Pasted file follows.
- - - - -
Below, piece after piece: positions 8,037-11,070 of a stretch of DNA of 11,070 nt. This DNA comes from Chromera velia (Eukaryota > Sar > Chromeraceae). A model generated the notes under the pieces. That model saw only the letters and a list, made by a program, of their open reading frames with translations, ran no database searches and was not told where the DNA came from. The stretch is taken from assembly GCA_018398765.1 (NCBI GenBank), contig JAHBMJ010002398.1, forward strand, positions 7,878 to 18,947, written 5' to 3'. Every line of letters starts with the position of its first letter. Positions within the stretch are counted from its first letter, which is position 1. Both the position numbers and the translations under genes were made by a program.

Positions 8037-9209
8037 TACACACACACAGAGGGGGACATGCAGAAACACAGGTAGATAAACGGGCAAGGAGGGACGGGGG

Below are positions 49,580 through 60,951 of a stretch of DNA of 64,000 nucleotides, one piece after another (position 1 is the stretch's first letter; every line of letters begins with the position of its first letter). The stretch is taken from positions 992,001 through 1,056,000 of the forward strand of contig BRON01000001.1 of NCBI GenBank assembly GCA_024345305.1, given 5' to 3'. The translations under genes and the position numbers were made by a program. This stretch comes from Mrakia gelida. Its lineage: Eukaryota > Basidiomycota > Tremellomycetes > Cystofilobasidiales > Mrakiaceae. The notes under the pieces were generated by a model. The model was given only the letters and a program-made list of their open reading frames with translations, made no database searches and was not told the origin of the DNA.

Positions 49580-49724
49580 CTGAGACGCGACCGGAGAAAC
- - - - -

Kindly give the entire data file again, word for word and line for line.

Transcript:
Below, piece after piece: positions 8,037-11,070 of a stretch of DNA of 11,070 nt. This DNA comes from Chromera velia (Eukaryota > Sar > Chromeraceae). A model generated the notes under the pieces. That model saw only the letters and a list, made by a program, of their open reading frames with translations, ran no database searches and was not told where the DNA came from. The stretch is taken from assembly GCA_018398765.1 (NCBI GenBank), contig JAHBMJ010002398.1, forward strand, positions 7,878 to 18,947, written 5' to 3'. Every line of letters starts with the position of its first letter. Positions within the stretch are counted from its first letter, which is position 1. Both the position numbers and the translations under genes were made by a program.

Positions 8037-9209
8037 TACACACACACAGAGGGGGACATGCAGAAACACAGGTAGATAAACGGGCAAGGAGGGACGGGGG

Below are positions 49,580 through 60,951 of a stretch of DNA of 64,000 nucleotides, one piece after another (position 1 is the stretch's first letter; every line of letters begins with the position of its first letter). The stretch is taken from positions 992,001 through 1,056,000 of the forward strand of contig BRON01000001.1 of NCBI GenBank assembly GCA_024345305.1, given 5' to 3'. The translations under genes and the position numbers were made by a program. This stretch comes from Mrakia gelida. Its lineage: Eukaryota > Basidiomycota > Tremellomycetes > Cystofilobasidiales > Mrakiaceae. The notes under the pieces were generated by a model. The model was given only the letters and a program-made list of their open reading frames with translations, made no database searches and was not told the origin of the DNA.

Positions 49580-49724
49580 CTGAGACGCGACCGGAGAAAC